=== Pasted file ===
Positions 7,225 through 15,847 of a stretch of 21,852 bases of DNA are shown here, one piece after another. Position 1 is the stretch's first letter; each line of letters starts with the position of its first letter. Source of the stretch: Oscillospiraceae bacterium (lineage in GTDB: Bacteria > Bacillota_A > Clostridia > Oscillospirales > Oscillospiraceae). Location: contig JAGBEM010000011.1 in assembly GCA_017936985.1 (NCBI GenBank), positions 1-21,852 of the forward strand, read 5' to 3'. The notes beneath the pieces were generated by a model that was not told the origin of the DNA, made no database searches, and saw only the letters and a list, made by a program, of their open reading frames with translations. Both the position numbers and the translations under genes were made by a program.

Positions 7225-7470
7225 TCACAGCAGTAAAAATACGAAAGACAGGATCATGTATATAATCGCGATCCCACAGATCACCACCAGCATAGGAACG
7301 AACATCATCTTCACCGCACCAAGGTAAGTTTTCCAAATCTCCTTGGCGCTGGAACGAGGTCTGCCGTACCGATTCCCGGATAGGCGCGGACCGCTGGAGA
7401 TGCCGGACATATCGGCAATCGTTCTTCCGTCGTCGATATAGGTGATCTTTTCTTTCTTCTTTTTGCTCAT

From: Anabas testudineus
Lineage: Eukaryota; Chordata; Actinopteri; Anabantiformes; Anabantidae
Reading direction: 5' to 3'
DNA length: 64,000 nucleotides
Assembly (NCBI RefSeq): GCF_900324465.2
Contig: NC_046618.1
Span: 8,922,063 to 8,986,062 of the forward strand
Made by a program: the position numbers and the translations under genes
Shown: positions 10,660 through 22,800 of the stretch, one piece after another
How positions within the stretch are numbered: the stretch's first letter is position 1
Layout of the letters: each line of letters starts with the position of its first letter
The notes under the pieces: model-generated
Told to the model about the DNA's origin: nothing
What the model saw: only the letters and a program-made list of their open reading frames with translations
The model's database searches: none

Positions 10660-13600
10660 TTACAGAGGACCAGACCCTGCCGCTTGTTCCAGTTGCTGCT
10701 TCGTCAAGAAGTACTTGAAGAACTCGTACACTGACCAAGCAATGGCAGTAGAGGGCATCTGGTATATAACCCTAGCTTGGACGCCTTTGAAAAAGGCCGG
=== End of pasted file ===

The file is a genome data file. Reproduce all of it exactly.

Positions 7,225 through 15,847 of a stretch of 21,852 bases of DNA are shown here, one piece after another. Position 1 is the stretch's first letter; each line of letters starts with the position of its first letter. Source of the stretch: Oscillospiraceae bacterium (lineage in GTDB: Bacteria > Bacillota_A > Clostridia > Oscillospirales > Oscillospiraceae). Location: contig JAGBEM010000011.1 in assembly GCA_017936985.1 (NCBI GenBank), positions 1-21,852 of the forward strand, read 5' to 3'. The notes beneath the pieces were generated by a model that was not told the origin of the DNA, made no database searches, and saw only the letters and a list, made by a program, of their open reading frames with translations. Both the position numbers and the translations under genes were made by a program.

Positions 7225-7470
7225 TCACAGCAGTAAAAATACGAAAGACAGGATCATGTATATAATCGCGATCCCACAGATCACCACCAGCATAGGAACG
7301 AACATCATCTTCACCGCACCAAGGTAAGTTTTCCAAATCTCCTTGGCGCTGGAACGAGGTCTGCCGTACCGATTCCCGGATAGGCGCGGACCGCTGGAGA
7401 TGCCGGACATATCGGCAATCGTTCTTCCGTCGTCGATATAGGTGATCTTTTCTTTCTTCTTTTTGCTCAT

From: Anabas testudineus
Lineage: Eukaryota; Chordata; Actinopteri; Anabantiformes; Anabantidae
Reading direction: 5' to 3'
DNA length: 64,000 nucleotides
Assembly (NCBI RefSeq): GCF_900324465.2
Contig: NC_046618.1
Span: 8,922,063 to 8,986,062 of the forward strand
Made by a program: the position numbers and the translations under genes
Shown: positions 10,660 through 22,800 of the stretch, one piece after another
How positions within the stretch are numbered: the stretch's first letter is position 1
Layout of the letters: each line of letters starts with the position of its first letter
The notes under the pieces: model-generated
Told to the model about the DNA's origin: nothing
What the model saw: only the letters and a program-made list of their open reading frames with translations
The model's database searches: none

Positions 10660-13600
10660 TTACAGAGGACCAGACCCTGCCGCTTGTTCCAGTTGCTGCT
10701 TCGTCAAGAAGTACTTGAAGAACTCGTACACTGACCAAGCAATGGCAGTAGAGGGCATCTGGTATATAACCCTAGCTTGGACGCCTTTGAAAAAGGCCGG